Pending an Apple Release

WatchKit Series

Last night I woke up bleary eyed at 3am to put in my order for a pair of Apple Watches. I got a 42mm Sport in Underscore Blue for me and a 38mm Sport in Pink for my Wife.

Nearly coincident with getting my orders submitted I got notification that all my WatchKit apps were approved. They are now in the “Pending an Apple Release” state waiting until sometime closer to April 24th to be released to the App Store.

I thought this would be a good point to take a look back at this As I Learn WatchKit series. In the five months since I started the series I have posted 34 posts chronicling my progress and understanding of the platform.

Back when I first started the series I said my hope was to “trick myself into writing more”. On that score the series has been a wild success. It is the most I’ve written in a long time. Giving myself permission to just post whatever seemed interesting at the moment and worry less about it being “perfect” was a powerful motivator.

The feedback the series has received as been genuinely amazing. So many folks have reach out to me to say how helpful it was in getting them up and running with the Watch. I’m expecting to continue the series going forward. In the very near term likely slowing down a bit, but probably ramping back up in June if we see Watch announcements at WWDC.

Last week I submitted 8 WatchKit apps to the App Store. I’ll cover the details of these more as we get closer to the launch from a marketing perspective. They included:

  • 5 updates to existing apps (Feed Wrangler, Pod Wrangler, Audiobooks, My Recipe Book, Pedometer++)
  • 1 new utility app
  • 2 new games

It has been a lot of fun…now I just can’t wait until April 24.

David Smith


This past weekend I roasted coffee for the first time in a few months. Nothing too fancy but notable because it was the first thing I’ve done since the launch of Periscope that seemed potentially worthwhile to share with the world.

While I’m futzing with my iPhone trying to get things setup, my Daughter comes over to me and asks to help. So rather than sharing my morning roast with the world I decide to share it with her instead. Lovely, right.

Once I get the roaster going and we enter into the more boring part of roasting coffee where you wait for First Crack, she asks if I want to play chalk on the sidewalk next to where the roaster is going. I say yes, but only half heartedly. I’m still stuck on how good it was for me to put my iPhone down and be in the moment with my Daughter rather than focusing on sharing it with the faceless masses online.

The trouble is…I’d already pulled out my iPhone to tweet about the experience and how important it is to still ‘be in the moment’ in the face of things like real-time video sharing. I finish my draft, look up, and see my Daughter already drawing with chalk without me.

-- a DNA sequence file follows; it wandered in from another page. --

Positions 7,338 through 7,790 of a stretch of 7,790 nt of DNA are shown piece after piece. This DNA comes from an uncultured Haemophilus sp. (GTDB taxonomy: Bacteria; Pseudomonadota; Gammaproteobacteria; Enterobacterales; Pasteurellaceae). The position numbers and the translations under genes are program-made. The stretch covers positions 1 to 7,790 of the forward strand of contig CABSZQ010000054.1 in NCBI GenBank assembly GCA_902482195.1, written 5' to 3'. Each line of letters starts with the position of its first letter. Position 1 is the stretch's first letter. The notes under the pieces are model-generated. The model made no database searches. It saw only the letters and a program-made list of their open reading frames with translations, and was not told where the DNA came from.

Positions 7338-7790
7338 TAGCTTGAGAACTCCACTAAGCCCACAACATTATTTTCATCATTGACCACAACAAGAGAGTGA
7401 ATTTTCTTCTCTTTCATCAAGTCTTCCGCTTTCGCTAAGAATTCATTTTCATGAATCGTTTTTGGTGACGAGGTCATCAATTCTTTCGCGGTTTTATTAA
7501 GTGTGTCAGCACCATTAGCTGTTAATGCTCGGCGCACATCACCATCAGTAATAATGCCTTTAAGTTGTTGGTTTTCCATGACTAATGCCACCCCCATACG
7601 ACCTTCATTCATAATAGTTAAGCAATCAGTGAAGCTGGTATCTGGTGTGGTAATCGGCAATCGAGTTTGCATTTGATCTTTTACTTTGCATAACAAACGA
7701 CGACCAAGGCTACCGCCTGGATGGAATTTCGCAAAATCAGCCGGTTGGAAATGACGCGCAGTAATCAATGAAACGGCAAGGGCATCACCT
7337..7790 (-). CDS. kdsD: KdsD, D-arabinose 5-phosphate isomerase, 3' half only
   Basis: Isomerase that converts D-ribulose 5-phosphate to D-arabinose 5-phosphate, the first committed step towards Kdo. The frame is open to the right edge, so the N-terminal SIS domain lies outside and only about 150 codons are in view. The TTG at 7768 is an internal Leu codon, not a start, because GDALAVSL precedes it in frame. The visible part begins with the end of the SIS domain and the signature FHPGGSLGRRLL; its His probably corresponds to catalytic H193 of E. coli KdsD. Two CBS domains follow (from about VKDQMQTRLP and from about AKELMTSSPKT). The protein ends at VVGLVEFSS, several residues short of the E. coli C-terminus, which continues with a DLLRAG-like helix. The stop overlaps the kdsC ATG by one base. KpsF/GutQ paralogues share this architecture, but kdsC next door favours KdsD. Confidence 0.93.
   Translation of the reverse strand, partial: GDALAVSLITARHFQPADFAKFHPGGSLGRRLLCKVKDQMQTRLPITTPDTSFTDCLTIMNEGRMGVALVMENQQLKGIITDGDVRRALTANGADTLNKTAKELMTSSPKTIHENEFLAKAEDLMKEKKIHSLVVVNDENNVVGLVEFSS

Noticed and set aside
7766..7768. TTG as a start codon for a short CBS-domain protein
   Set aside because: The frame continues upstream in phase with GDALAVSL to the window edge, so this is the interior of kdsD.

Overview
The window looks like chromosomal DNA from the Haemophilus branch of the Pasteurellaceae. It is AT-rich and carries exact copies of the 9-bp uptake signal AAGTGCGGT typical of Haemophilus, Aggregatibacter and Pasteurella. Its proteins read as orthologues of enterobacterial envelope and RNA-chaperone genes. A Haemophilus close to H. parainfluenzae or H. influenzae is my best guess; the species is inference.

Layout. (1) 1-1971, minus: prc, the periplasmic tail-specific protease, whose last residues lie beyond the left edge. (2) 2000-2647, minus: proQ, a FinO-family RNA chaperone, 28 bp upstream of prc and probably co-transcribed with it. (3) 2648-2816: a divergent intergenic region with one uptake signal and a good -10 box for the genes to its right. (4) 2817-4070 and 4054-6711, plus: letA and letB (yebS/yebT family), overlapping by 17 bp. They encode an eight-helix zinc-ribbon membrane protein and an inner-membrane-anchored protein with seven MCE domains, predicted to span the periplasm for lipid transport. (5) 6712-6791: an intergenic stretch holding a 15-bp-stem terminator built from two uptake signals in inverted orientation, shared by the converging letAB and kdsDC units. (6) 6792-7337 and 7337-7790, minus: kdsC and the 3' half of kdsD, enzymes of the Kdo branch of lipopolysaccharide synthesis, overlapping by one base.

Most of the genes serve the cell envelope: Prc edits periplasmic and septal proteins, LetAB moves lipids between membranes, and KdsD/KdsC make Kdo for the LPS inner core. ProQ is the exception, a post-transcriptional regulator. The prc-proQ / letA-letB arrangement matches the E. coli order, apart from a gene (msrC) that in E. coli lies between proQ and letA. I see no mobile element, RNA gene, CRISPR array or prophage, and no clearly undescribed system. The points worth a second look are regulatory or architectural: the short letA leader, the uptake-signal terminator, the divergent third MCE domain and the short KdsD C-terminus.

So it turns out I hadn’t even come close to learning my own lesson.

I struggle with the degree to which I feel compelled to share my life online. The reinforcement you get from posting something is genuinely addictive. Thankfully, in this instance I caught myself before it was too, too late and put my iPhone down to played until we heard the coffee start to pop. But nevertheless I thought the experience was rather telling.

David Smith

iPhone Timelapses

I’ve been rather enjoying the daily Vlog Series that Casey Neistat has been doing. It is rather striking how a combination of talent and technology can allow for the creation of something of this quality on a daily basis.

Particularly interesting was a comment he made in today’s episode. In it he describes his process for capturing the timelapse shots that punctuate each video.

While up on the roof of his apartment he walks through the various cameras he uses— a dSLR, a point and shoot and an iPhone. The rather remarkable conclusion is that he says the best ones came from his iPhone. This coming from a professional film-maker.

I couldn’t agree more. The thing that makes the iPhone particularly great at this is that a timelapse is far more about software than hardware. The absolute quality of each individual frame is largely irrelevant when combining them at 30fps. So long as the iPhone can take good enough still photos (which it does) then the output is solid.

What I find makes the iPhone timelapses so great is how seamless the process of making them is. You just hit record, wait a few minutes, hit stop. The result always looks great and requires zero fiddling.

I’m writing this from an airplane so I figured I should end with a timelapse of my own.

David Smith

» Appearance: Mobile Couch #54

WatchKit Series

I was invited to sit on the Mobile Couch this week to discuss my experience developing with WatchKit. The guys asked some incredibly insightful questions. I think we ended up with a pretty good general overview of what it is to develop for the Apple Watch.

David Smith